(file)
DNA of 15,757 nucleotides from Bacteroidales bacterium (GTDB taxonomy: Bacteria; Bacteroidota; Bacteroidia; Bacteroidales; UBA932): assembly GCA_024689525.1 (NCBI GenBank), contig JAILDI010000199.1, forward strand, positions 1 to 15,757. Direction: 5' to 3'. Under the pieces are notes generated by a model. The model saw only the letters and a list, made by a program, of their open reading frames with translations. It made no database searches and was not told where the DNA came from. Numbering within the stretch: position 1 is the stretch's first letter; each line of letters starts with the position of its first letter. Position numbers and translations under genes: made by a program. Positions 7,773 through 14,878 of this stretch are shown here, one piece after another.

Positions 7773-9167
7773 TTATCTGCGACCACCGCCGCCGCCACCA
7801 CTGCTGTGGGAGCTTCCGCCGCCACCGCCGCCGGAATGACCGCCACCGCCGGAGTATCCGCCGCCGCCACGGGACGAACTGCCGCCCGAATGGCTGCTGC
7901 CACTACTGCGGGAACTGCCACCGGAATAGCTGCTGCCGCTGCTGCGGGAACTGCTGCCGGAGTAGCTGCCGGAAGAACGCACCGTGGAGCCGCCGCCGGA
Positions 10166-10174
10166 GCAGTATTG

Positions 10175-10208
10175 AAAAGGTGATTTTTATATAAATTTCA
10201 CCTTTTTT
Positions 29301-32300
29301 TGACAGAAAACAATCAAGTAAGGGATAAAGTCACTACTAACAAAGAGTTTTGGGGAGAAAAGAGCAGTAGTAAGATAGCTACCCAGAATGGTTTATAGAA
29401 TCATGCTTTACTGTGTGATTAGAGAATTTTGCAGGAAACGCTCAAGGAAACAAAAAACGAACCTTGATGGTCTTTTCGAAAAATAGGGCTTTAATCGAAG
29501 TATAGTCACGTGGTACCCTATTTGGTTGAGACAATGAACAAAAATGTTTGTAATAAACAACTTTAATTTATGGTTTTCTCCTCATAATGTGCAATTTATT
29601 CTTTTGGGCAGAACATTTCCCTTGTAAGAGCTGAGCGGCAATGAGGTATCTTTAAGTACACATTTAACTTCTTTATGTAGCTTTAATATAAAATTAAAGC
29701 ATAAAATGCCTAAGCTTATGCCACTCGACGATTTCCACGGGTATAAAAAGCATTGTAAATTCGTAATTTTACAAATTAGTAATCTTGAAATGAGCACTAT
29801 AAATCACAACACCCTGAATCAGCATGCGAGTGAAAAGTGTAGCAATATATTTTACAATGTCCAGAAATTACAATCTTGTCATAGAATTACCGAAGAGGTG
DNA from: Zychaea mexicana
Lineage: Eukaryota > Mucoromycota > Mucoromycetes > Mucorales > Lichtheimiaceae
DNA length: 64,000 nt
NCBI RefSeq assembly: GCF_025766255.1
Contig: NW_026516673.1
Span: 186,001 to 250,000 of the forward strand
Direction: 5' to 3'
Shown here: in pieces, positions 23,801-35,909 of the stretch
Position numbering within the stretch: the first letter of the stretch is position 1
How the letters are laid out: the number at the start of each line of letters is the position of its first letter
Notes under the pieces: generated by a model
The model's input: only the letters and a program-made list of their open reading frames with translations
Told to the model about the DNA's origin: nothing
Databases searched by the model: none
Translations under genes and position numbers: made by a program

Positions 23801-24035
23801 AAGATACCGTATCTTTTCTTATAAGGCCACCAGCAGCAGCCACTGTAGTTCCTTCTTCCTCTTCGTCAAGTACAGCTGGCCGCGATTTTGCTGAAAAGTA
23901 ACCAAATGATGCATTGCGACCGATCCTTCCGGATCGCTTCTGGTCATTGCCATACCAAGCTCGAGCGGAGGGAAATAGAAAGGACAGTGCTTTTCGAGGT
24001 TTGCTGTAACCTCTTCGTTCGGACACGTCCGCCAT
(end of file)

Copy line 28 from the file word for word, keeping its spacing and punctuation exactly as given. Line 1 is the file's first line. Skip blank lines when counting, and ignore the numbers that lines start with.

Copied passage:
Notes under the pieces: generated by a model